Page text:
Thousands, including 'MI6 spies', have bank details leaked

Thousands, including 'MI6 spies', have bank details leaked
A huge data leak, which appears to have originated from Qatar National Bank, may have left as many as a million customers vulnerable to online fraud.
4 min read
26 April, 2016
Credit card details of hundreds of thousands of customers were included in the leak [AFP]

A huge data leak may have left as many as a million Qatar residents vulnerable to online fraud, while seemingly "outing" several Al Jazeera staff, as well as others, as international spies.

The trove of spreadsheets and text files appears to have been sourced from Qatar National Bank and contains the banking and personal details of hundreds of thousands of people.

Even the royal family of the tiny gas-rich Gulf nation are thought to be at risk.

Credit card numbers, expiry dates and PIN codes, along with names and addresses belonging to more than 850,000 people are contained within the leak.

But it is a series of reports - stored as unencrypted plain text files - that will likely cause most official concern. They appear to show how some person, agency or institution has collected intelligence on the bank's customers.

A select 29 Al Jazeera employees - of more than 1,200 whose details are listed in the leak - have come in for special attention from the leak's authors.

They are listed by name, and their files contain not only their email addresses and phone numbers, but their bank website log-ins, passwords, reminder questions and answers. International bank transfers are also listed.

In some cases, Twitter handles are listed, and portrait photos stored with the target's details.

The data dump is extensive, and includes the details
of hundreds of thousands of the bank's customers [The New Arab]

Bond's bonds?

Three of the Al Jazeera staff whose details are selected have the word 'spy' appended to their names.

Among the folders categorising reports on banks, corporations, the ruling al-Thani family, police and defence organisations, is a folder marked "SPY, Intelligence".

Contained within are details of 12 account holders identified as working for espionage agencies, including two from France, one from the United States' Defence Intelligence Agency and one from Britain's MI6.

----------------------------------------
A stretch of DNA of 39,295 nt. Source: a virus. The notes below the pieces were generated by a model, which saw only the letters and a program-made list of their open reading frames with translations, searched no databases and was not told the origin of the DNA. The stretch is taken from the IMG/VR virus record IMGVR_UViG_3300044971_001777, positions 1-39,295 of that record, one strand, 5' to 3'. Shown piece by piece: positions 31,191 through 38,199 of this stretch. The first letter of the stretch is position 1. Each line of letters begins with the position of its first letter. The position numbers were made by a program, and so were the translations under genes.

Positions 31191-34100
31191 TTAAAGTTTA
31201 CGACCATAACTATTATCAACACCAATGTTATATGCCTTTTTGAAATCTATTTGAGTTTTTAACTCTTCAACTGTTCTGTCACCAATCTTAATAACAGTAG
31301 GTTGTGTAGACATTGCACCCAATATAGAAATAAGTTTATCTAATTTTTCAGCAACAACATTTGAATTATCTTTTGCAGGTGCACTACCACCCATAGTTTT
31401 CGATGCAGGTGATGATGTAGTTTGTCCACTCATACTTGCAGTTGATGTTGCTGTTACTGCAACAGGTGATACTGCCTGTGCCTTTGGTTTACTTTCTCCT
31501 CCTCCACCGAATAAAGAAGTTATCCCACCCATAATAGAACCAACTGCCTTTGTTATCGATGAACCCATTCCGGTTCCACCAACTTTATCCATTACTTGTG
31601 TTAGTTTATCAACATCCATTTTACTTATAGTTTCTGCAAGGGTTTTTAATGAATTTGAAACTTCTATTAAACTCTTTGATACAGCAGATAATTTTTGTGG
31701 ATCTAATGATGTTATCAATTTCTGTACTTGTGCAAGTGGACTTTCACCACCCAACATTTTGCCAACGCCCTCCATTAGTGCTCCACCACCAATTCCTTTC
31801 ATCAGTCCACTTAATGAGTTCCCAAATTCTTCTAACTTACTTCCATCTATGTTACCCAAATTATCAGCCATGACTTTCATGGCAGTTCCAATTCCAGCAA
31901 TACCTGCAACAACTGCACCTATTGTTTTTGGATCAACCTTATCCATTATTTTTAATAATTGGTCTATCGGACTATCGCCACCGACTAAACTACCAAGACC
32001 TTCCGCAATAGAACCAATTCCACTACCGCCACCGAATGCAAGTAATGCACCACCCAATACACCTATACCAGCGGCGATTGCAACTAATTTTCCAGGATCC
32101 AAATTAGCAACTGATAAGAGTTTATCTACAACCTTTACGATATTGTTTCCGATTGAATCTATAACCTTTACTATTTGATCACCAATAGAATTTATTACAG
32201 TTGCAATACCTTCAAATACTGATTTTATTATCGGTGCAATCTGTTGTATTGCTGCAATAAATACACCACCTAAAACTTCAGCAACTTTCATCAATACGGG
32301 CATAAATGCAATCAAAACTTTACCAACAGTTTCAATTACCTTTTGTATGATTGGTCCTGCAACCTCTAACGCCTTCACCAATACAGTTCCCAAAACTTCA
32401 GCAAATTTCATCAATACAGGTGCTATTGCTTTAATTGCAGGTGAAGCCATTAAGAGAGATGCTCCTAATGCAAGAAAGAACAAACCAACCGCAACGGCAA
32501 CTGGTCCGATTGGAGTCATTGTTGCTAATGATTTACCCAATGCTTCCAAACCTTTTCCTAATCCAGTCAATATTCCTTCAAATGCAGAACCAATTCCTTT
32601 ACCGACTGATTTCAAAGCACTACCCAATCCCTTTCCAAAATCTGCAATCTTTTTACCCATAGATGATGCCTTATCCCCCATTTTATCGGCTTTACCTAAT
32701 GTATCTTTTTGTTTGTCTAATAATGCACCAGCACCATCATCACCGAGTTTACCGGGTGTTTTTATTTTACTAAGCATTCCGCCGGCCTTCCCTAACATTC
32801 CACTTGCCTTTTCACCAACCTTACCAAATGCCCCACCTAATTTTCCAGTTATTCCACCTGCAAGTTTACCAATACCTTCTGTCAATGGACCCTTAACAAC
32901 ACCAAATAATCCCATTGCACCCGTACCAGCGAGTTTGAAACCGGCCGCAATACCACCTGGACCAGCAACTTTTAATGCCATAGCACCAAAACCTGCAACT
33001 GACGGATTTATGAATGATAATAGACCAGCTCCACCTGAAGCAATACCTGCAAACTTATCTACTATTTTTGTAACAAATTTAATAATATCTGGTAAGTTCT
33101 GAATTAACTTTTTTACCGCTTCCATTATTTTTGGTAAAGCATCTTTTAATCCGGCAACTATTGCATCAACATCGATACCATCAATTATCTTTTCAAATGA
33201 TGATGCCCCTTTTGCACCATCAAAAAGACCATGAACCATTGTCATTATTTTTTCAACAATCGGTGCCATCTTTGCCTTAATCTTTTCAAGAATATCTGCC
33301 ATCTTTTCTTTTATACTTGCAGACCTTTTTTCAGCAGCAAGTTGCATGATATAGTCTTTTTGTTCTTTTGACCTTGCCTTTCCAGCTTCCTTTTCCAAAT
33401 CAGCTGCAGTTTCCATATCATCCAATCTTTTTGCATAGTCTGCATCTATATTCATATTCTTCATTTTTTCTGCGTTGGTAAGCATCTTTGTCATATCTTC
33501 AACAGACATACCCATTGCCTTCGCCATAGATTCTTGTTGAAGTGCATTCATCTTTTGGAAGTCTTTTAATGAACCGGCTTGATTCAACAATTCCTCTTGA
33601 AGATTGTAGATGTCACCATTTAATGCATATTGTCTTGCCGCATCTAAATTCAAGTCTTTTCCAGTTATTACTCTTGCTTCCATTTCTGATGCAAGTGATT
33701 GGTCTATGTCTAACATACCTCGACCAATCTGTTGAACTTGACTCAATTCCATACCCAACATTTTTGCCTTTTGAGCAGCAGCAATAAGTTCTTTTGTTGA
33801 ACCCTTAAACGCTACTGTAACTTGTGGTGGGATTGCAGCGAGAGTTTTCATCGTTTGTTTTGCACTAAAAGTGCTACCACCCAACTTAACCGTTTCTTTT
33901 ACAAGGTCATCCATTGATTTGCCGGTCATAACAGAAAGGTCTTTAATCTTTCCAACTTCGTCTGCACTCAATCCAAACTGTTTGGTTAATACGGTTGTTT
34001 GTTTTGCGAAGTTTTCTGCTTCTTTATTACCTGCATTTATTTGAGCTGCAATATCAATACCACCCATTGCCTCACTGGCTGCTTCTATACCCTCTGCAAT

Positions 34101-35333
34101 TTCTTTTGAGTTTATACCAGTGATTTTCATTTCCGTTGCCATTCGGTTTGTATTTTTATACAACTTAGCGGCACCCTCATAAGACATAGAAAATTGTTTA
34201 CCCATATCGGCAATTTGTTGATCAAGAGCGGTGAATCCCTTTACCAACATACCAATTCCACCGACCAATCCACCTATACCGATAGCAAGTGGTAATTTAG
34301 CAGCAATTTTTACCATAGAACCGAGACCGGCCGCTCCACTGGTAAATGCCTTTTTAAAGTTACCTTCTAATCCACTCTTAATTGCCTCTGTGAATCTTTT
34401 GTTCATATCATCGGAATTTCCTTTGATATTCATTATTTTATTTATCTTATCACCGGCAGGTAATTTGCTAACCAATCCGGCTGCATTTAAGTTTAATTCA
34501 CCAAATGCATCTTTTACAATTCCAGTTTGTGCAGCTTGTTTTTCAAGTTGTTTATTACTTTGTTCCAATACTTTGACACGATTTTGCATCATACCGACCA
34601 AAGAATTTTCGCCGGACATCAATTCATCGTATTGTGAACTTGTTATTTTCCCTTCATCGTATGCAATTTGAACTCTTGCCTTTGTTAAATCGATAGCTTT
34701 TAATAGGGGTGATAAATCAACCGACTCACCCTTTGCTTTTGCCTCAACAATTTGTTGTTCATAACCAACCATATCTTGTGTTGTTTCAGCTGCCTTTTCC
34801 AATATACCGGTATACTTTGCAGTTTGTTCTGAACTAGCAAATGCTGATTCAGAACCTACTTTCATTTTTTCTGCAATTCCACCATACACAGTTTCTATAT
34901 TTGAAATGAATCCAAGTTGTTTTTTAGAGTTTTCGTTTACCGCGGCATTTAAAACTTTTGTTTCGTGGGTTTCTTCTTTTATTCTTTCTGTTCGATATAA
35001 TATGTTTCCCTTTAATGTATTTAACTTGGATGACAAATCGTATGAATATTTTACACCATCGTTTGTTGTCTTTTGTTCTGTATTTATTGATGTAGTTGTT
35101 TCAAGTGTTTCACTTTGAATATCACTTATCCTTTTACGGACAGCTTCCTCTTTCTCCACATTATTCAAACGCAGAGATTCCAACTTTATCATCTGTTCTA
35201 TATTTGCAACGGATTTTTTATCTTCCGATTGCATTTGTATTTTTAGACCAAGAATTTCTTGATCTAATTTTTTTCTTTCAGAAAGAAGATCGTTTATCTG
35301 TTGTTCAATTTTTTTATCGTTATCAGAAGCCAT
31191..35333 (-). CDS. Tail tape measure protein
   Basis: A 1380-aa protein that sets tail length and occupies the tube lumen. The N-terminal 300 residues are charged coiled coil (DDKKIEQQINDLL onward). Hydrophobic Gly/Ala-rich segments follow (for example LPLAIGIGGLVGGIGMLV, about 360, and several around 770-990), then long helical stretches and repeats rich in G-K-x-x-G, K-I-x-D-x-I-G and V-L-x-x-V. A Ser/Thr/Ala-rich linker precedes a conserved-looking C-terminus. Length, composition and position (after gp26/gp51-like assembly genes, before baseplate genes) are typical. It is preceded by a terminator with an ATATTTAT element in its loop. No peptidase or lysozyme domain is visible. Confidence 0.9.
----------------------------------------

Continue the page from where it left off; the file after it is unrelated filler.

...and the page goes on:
Ominously, several of these reports, including that of the alleged MI6 officer, contain not only banking details, but personal details - including the Facebook profiles of the subject's wife and children, and their photographs.

At least one subject has the name of their child's school noted. The motivation for storing such information is likely to be seen as deeply sinister to many.

At least one subject has the name of their child's school noted. The motivation for storing such information is likely to be seen as deeply sinister to many.

Credit card numbers of the state security bureau are also listed.

Sources have told The New Arab that the leak comes from old server data in 2011. The New Arab has been able to partly verify some of the information in the leak. We have as yet been unable to determine the total authenticity of the entire data dump.

QNB, meanwhile, has vehemently rejected reports that customers are at risk.

The leaked data has specific categories for
areas of particular focus to the author [The New Arab]

"It is QNB Group policy not to comment on reports circulated via social media," the bank said in an online statement.

"QNB would like to take this opportunity to assure all concerned that there is no financial impact on our clients or the bank. QNB Group places the highest priority on data security and deploying the strongest measures possible to ensure the integrity of our customers' information. QNB is further investigating this matter in coordination with all concerned parties."

It remains highly unlikely that a bank would be interested in collating all of this information, and would certainly be more than unlikely to store it such a way - keeping passwords and PINs in plain text files is probably the most accessible, least secure way to store any data, not least such sensitive information.

The question remains as to who, then, collected this information and stored it in this format, and why? Who subsequently leaked the information, and what would they stand to gain?

What is clear is that this huge leak runs deeper than some Al Jazeera staffers and a few senior officials.

People working in every industry in Qatar are likely to be affected, and as the analysis and investigation deepens, further questions will be asked - of banking security, of international espionage and of the chances of privacy at a time when the walls of the most secure of information fortresses, be they in Panama or the Pentagon, appear to be crumbling.

Follow James Brownsell on Twitter: @JamesBrownsell